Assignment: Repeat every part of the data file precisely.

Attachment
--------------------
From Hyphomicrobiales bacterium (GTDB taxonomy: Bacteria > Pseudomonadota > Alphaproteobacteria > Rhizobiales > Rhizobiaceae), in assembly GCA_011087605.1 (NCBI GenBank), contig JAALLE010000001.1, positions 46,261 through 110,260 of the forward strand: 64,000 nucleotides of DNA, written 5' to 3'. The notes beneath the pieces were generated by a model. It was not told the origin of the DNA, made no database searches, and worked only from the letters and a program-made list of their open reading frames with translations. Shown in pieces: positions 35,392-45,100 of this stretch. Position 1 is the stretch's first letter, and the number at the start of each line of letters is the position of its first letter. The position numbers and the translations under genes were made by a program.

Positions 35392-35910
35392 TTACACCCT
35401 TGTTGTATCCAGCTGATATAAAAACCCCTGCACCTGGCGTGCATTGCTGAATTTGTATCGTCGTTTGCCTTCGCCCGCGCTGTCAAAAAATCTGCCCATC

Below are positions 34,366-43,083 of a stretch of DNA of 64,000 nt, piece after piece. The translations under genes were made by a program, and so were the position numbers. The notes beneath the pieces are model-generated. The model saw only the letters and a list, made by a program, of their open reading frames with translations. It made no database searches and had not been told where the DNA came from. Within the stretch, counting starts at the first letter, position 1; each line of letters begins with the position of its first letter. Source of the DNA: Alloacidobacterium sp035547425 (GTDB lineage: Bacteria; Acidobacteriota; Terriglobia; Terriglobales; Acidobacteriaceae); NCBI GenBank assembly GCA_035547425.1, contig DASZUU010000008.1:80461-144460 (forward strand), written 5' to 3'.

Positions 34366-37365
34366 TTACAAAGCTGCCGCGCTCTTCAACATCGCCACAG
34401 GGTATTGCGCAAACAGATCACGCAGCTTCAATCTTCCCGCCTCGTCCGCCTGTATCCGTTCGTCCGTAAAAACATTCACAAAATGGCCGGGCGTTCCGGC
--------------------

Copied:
From Hyphomicrobiales bacterium (GTDB taxonomy: Bacteria > Pseudomonadota > Alphaproteobacteria > Rhizobiales > Rhizobiaceae), in assembly GCA_011087605.1 (NCBI GenBank), contig JAALLE010000001.1, positions 46,261 through 110,260 of the forward strand: 64,000 nucleotides of DNA, written 5' to 3'. The notes beneath the pieces were generated by a model. It was not told the origin of the DNA, made no database searches, and worked only from the letters and a program-made list of their open reading frames with translations. Shown in pieces: positions 35,392-45,100 of this stretch. Position 1 is the stretch's first letter, and the number at the start of each line of letters is the position of its first letter. The position numbers and the translations under genes were made by a program.

Positions 35392-35910
35392 TTACACCCT
35401 TGTTGTATCCAGCTGATATAAAAACCCCTGCACCTGGCGTGCATTGCTGAATTTGTATCGTCGTTTGCCTTCGCCCGCGCTGTCAAAAAATCTGCCCATC

Below are positions 34,366-43,083 of a stretch of DNA of 64,000 nt, piece after piece. The translations under genes were made by a program, and so were the position numbers. The notes beneath the pieces are model-generated. The model saw only the letters and a list, made by a program, of their open reading frames with translations. It made no database searches and had not been told where the DNA came from. Within the stretch, counting starts at the first letter, position 1; each line of letters begins with the position of its first letter. Source of the DNA: Alloacidobacterium sp035547425 (GTDB lineage: Bacteria; Acidobacteriota; Terriglobia; Terriglobales; Acidobacteriaceae); NCBI GenBank assembly GCA_035547425.1, contig DASZUU010000008.1:80461-144460 (forward strand), written 5' to 3'.

Positions 34366-37365
34366 TTACAAAGCTGCCGCGCTCTTCAACATCGCCACAG
34401 GGTATTGCGCAAACAGATCACGCAGCTTCAATCTTCCCGCCTCGTCCGCCTGTATCCGTTCGTCCGTAAAAACATTCACAAAATGGCCGGGCGTTCCGGC